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As I'm reading the movfuscator paper by Stephen Dolan, I encounter this claim:

In order to have Turing-completeness, we must allow for nontermination.

This seems like a reasonable statement. But I'm also aware of this work by Wouter Swierstra which aims to prove quite the opposite (as I see it): that one can simulate a Turing-complete machine in a total language such as Agda.

From a purely theoretic point of view: I'm somewhat confused. Total languages permit only total functions, and total functions always terminate. Yet there exists a total interpreter of a Turing-complete language. Can somebody help reconcile this confusion?

Is nontermination necessary for Turing-completeness? Is this a valid question at all?

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  • $\begingroup$ It may be there is another function that always terminates, another "mov" function that may just terminate always, on all inputs, just that the one that you may have under consideration may not terminate.So, in a sense, Turing completeness is enforced by some "mov" function that terminates on all inputs, given a proper definition of "mov". Besides, Turing Ccompleteness guarantees an answer - non termination does not guarantee an answer. $\endgroup$ – user3483902 Jan 28 at 18:46
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Many total languages, including Agda and Coq, allow you to define coinductive data types. These model infinite objects, like infinite lists.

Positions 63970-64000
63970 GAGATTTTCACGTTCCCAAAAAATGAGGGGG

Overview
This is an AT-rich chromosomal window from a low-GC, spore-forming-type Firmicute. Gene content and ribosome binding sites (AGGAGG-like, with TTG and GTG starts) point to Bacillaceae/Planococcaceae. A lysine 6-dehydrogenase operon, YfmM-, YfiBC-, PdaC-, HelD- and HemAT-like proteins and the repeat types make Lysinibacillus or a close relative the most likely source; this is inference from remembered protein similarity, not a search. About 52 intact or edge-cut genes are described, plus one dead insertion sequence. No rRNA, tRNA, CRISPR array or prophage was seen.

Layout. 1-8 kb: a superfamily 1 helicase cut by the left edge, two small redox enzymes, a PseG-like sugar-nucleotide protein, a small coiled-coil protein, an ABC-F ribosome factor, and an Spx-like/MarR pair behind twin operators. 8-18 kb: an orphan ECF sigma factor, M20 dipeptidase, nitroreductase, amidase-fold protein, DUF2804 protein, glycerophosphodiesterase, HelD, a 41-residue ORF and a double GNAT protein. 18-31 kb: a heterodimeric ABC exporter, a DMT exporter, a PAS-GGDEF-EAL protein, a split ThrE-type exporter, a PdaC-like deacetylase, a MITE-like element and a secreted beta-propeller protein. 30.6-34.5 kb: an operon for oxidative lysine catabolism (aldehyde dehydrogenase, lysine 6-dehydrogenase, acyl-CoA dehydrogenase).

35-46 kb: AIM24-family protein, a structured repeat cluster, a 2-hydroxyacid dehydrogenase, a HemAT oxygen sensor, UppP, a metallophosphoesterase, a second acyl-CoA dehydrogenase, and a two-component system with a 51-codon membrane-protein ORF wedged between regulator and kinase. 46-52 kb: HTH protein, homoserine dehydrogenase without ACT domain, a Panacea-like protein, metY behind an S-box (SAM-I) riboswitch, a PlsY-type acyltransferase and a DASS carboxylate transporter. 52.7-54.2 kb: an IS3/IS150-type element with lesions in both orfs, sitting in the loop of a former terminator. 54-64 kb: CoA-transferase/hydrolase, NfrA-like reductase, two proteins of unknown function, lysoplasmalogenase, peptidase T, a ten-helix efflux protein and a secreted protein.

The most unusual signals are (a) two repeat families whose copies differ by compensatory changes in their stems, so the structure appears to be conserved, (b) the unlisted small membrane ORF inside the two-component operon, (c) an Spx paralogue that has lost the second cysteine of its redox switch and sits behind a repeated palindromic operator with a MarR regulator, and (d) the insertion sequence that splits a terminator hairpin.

Obviously, a function producing an infinite list cannot terminate. However, it must, in a total language, be productive. This means that any finite prefix of the produced infinite list can be computed in finite time. Coq and Agda have productivity checkers to ensure this, like they have termination checkers for functions which consume inductive data types.

Using these coinductive data types, you can model infinite executions. In the example you linked, 'running' a brainfuck program produces a trace, which is a potentially-infinite list of machine states.

Whether this is enough to declare the language 'Turing-complete' is, I guess, a question for philosophers. Agda only ever allows you to inspect a finite prefix of the generated trace, so you can't 'run' a program for an infinite amount of time. Then again, no physical machine can run a program for an infinite amount of time. And in practice, you can just disable Agda's termination checker for the one function that prints out your potentially-infinite trace.

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